Even with the oil groove if you want it to be dry you need an oil ring in the bottom groove with holes at the bottom of the groove, at least on the front cylinders. As I stated before these early engines were lacking in oil ring technology. You wouldn't even dream of using such a lame system as a groove with holes in it below the bottom compression ring and no oil ring at all in a modern car engine. In a V 8 or anything, it does not work, period. If it did these cost cutting car makers would all be doing it to save 15 cents per car and pocket the change.
You need a wide double scraping edge that scrapes both ways not a half way setup. Look at the flathead Fords. Same problem but caused by too narrow of an oil ring. Henry insisted that 5/32" was wide enough for an oil ring. Well he was wrong. One of the posts referred to such a beast. Only he didn't know where his problems were coming from. When Henry Ford got out of the shop, Fords started using 3/16" oil rings and still do to this day. If you want to stop the oil burning, oil rings are the only way unless you mess with the oil flows inside the engine. Be careful that you don't cut the oil down so much that you cause damage. The original designers wanted the engine to get lots of oil and succeeded at that.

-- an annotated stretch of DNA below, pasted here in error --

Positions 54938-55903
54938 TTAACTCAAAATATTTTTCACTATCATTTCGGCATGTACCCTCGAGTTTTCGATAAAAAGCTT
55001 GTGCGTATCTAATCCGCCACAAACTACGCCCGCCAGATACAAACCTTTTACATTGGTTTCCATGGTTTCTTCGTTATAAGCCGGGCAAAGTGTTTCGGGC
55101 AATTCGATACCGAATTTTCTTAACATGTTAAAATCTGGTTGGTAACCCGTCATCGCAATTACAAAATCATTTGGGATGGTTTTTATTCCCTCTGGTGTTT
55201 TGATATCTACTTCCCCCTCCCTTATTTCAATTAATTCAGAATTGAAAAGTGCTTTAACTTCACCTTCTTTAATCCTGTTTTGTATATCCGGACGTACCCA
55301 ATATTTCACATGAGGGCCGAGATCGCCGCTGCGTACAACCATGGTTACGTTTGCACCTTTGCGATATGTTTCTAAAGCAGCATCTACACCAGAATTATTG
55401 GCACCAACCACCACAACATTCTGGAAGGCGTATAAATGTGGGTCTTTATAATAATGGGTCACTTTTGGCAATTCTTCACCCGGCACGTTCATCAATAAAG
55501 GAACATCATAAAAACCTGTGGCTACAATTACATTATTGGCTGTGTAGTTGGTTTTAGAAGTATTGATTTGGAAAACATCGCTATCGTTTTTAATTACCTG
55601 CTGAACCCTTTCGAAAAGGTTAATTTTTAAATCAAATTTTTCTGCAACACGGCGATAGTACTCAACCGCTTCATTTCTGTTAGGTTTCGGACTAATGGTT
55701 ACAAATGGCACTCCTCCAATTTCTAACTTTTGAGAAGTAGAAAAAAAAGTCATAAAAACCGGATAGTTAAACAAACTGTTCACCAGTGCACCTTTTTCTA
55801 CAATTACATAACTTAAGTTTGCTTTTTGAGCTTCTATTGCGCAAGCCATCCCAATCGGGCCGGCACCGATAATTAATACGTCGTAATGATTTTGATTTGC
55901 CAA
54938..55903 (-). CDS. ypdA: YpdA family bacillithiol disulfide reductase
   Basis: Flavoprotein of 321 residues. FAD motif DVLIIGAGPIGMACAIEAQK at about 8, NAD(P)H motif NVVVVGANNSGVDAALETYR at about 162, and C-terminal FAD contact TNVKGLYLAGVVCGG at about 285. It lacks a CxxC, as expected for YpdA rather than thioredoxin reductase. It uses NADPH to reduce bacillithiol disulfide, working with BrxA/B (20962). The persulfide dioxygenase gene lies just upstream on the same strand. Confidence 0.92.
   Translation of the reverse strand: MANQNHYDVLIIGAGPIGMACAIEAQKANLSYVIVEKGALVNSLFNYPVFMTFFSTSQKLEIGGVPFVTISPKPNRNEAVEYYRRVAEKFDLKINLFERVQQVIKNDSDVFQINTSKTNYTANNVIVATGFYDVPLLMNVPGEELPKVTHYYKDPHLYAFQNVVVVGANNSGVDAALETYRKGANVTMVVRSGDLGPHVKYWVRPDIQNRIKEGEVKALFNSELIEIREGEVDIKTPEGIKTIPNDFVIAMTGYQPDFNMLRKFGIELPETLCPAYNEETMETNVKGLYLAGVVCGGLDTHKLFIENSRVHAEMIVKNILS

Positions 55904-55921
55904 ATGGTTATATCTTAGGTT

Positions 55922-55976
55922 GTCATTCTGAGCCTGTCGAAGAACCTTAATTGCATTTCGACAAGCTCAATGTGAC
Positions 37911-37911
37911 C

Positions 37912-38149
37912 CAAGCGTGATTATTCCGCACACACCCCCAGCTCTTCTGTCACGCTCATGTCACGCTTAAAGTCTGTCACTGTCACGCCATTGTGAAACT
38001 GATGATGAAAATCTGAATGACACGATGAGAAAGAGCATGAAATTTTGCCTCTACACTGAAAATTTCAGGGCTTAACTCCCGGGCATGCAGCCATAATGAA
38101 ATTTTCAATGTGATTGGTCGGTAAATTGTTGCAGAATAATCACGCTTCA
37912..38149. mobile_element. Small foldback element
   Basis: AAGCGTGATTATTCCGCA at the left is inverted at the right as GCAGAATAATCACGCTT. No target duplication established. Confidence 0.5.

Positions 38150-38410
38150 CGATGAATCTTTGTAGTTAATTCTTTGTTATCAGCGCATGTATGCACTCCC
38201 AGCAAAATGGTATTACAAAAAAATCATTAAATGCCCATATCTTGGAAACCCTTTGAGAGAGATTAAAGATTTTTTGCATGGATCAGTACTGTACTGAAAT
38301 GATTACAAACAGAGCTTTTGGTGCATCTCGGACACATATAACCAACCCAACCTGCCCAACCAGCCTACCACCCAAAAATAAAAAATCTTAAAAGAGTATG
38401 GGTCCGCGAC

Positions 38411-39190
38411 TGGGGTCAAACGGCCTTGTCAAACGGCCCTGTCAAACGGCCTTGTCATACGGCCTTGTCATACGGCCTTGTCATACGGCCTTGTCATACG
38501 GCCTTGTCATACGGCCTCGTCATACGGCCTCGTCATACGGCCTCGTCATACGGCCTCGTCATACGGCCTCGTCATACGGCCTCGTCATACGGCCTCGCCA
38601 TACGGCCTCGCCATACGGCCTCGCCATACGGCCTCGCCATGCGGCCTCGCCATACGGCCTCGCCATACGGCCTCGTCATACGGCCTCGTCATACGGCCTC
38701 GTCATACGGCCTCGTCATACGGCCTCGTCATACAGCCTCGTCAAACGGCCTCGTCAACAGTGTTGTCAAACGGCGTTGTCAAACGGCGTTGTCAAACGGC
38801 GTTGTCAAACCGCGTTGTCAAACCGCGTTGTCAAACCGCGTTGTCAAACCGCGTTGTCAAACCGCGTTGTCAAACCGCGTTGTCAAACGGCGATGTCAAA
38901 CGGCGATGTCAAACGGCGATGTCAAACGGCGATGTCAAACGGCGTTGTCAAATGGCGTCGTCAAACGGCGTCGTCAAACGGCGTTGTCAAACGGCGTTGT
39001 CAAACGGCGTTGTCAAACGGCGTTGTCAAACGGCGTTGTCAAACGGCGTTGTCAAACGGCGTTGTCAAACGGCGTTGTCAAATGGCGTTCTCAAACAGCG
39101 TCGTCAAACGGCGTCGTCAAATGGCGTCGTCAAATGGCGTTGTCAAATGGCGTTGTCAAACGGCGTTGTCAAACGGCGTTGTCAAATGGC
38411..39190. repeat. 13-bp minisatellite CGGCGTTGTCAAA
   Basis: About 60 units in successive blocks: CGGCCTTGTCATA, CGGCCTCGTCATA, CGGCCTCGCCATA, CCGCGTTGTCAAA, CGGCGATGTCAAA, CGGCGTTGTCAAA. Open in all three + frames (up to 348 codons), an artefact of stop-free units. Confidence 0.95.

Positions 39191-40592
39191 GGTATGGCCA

In any case were it mine I would be getting oil rings in the front cylinders at least. Talk to some Rumley owners about oil rings if you want to know how to dry them up and domesticate the beast. Without oil rings a Rumley slobbers and spits unless run full bore loaded constantly. This is despite the cylinders being angled down at the back. The early John Deeres had the same problems. Deere had a scraper compression ring that actually came out of the cylinder a little at the back. They insisted that they would scrape the oil down. It did not. I have piles here of these NOS "useless" oil scrapers that will not do the job. I can't sell them for what they were originally intended because they do not work. They pushed this useless trash on the public until the 1950's. Rumley never did wise up. There aren't enough Averys around to make a decision on them. I think that they were doing the best that they could with what they knew at the time.
Let me know if I can be of more assistance. If you want I can try to come up with an oil ring combination that will work. -- Dave (